With the North still shrouded in haze crisis, the price of air purifiers has risen due to high demand, and an academic has appealed to Bangkok people to donate their spare units.
Chiang Mai University Faculty of Medicine Professor Chaicharn Pothirat said on Friday the school needs purifiers for the 300 “clean rooms” it’s establishing as refuges for residents overcome by the smog.
He said retailers had “overly” hiked the price of purifiers, with a Bt12,000 unit now typically costing more than Bt20,000.
“We need help from Bangkokians who may have multiple air purifiers to give some to us so we can build clean rooms at tambon-level health-promotion hospitals and nurseries,” Dr Chaicharn said. He laments that his university could not order DIY Xiaomi air purifiers directly from China either due to the lack of import license. He said had the government declared Chiang Mai a disaster zone, such import would have been possible.
“The smog had been bad for nearly three months here and the establishment of enough ‘safety zones’ may still take some time.”
Chaicharn warned that northerners returning home for Songkran from locales elsewhere should brace for the ill effects of the haze.
Donations of purifiers, facemasks and other items of use can be made at the Chiang Mai International Exhibition and Convention Centre and Suan Dok Hospital’s Lung Health Centre.
Chaicharn said declaring Chiang Mai a disaster zone – something the governor claims he is legally unable to do – would allow the authorities to control the price and availability of essential goods.
He was leading a team in distributing 1,500 N95-grade facemasks to children and people with heart and lung ailments in Chiang Dao district.
A clean room was set up at Chiang Dao Hospital for the nurses. After surveying the area, the team has concluded that there are more than 4,000 locals who need to stay in the clean room because of their health conditions.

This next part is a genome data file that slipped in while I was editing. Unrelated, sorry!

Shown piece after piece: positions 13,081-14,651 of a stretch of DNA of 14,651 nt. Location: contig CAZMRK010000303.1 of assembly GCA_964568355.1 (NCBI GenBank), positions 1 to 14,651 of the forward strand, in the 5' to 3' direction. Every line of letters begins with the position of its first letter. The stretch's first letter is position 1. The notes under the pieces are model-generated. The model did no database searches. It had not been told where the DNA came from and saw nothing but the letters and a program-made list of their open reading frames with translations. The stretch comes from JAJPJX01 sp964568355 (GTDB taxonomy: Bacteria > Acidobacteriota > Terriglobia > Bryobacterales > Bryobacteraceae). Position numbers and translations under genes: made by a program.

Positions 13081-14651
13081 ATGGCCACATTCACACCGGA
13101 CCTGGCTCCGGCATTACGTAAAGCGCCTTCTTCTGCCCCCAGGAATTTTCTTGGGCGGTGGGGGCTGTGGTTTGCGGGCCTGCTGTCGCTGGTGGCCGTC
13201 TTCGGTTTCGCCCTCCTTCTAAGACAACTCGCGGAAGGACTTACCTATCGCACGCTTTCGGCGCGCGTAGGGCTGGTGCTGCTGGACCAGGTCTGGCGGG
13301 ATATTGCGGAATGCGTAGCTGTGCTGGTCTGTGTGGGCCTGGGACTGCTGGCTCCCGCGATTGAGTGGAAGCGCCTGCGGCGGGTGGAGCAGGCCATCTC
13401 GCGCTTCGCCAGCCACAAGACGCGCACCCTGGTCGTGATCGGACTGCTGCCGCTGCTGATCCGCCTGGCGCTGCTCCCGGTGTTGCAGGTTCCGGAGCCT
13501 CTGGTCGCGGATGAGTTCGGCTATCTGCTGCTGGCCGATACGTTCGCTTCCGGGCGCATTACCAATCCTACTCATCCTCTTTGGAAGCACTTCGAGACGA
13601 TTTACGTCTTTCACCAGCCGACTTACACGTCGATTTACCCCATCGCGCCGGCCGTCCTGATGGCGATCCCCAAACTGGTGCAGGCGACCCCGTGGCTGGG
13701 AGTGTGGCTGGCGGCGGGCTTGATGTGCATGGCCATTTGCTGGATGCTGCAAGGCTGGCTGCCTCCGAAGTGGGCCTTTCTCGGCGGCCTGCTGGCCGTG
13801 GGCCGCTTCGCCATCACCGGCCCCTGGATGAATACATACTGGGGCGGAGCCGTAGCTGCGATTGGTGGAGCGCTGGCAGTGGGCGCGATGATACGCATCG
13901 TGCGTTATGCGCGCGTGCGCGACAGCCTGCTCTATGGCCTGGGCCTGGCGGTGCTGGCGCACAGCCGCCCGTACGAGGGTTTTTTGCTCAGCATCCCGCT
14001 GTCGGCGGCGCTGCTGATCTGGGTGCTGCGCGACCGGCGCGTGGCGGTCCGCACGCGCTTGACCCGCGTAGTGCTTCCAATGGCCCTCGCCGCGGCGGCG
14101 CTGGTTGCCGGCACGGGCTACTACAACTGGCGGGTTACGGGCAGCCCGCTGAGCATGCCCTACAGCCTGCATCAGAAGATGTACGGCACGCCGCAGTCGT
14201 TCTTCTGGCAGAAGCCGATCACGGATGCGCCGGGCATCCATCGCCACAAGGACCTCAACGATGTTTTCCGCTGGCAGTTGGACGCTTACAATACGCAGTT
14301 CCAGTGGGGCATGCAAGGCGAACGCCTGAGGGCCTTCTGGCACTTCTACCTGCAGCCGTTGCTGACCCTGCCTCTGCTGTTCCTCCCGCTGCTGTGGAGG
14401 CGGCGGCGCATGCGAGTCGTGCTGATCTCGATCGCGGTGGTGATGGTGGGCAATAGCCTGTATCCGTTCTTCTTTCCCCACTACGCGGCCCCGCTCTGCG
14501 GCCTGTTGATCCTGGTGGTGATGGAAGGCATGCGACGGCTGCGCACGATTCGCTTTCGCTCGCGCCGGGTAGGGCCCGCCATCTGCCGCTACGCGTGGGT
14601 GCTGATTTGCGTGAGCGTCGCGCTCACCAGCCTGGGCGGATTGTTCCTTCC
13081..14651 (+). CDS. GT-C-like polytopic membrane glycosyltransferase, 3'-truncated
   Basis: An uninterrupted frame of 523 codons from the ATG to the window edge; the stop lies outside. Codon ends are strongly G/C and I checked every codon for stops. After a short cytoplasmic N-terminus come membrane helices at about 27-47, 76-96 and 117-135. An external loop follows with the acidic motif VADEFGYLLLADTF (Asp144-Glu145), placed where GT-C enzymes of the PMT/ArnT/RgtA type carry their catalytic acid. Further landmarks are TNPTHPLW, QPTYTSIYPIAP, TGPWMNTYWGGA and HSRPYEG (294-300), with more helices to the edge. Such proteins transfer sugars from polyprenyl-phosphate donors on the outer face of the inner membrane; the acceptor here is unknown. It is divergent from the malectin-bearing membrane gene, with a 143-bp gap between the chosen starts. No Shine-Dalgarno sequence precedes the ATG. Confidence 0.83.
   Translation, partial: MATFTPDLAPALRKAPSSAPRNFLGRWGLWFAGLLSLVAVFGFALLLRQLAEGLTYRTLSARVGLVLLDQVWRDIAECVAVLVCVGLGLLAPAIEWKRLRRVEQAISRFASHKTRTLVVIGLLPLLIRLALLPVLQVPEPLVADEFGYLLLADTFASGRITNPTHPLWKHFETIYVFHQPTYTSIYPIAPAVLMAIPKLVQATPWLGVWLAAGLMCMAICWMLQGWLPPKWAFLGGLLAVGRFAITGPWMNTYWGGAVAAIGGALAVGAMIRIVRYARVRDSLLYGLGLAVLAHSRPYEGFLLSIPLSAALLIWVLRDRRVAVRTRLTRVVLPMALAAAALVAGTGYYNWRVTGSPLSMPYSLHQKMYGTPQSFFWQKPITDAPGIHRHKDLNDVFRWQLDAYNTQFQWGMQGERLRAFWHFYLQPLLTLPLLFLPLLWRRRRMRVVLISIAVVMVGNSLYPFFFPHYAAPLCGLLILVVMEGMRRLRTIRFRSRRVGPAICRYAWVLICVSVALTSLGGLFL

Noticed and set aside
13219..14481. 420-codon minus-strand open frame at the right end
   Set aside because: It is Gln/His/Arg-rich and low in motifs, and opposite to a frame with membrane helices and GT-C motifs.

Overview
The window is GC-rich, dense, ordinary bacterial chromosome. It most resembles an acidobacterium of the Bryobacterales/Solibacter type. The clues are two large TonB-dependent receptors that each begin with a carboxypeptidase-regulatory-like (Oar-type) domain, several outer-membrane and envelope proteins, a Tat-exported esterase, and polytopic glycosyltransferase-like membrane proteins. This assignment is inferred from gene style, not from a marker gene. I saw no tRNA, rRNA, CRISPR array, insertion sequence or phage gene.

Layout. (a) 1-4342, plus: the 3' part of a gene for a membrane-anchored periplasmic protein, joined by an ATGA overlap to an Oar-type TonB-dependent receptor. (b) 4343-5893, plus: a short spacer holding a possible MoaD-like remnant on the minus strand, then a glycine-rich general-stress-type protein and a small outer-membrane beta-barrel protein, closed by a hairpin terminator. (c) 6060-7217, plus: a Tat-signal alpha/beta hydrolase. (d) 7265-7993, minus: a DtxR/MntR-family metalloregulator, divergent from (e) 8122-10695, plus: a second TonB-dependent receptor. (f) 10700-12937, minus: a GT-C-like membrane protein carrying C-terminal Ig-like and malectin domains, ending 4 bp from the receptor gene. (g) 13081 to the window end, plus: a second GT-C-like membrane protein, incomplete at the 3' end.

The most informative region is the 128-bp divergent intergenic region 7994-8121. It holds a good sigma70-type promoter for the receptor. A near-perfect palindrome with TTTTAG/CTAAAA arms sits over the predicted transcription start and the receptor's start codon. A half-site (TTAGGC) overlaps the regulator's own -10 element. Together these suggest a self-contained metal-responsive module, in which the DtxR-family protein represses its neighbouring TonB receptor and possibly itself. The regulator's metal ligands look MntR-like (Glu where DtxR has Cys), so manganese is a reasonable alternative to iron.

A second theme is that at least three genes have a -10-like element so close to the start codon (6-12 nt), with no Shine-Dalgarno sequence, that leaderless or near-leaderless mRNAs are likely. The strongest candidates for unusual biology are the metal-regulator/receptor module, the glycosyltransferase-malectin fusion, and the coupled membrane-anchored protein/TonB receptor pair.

The Convention Centre is already a designated Safety Zone housing a significant number of “smog refugees”.
Asthma sufferer Khomta Jaisue, 63, said she was coughing up blood when she decided to flee her home at the foot of Doi Suthep, an area blanketed in haze for days.
The Chiang Mai public health office continues to call for donations of N95 facemasks, saying there are 500,000 people in need – children under 5, adults over 60, pregnant women, 94,000 asthma sufferers and 36,000 people with heart disease.
The Pollution Control Department reported at 9am on Friday that levels of PM2.5 pollution – airborne particulates 2.5 microns or less in diameter – in nine northern provinces ranged from 47-120 micrograms per cubic metre of air. The Thai safe limit is 50mcg.
Worst off were tambon Chang Pheuk in Muang Chiang Mai with 120mcg, followed by Jong Kham in Muang Mae Hong Son (119), Sri Phum in Muang Chiang Mai (111), Chang Kerng in Chiang Mai’s Mae Chaem district (105), Wiang Phang Kham in Chiang Rai’s Mae Sai district (104), Ban Klang in Muang Lamphun (104), Ban Tom in Muang Phayao (98), Huai Khon in Nan’s Chalerm Phrakiat district (92) and Suthep in Muang Chiang Mai (83).
Officials and volunteers continue fighting multiple forest fires in Chiang Mai, where a satellite image captured at 2am on Friday showed 75 fire hotspots.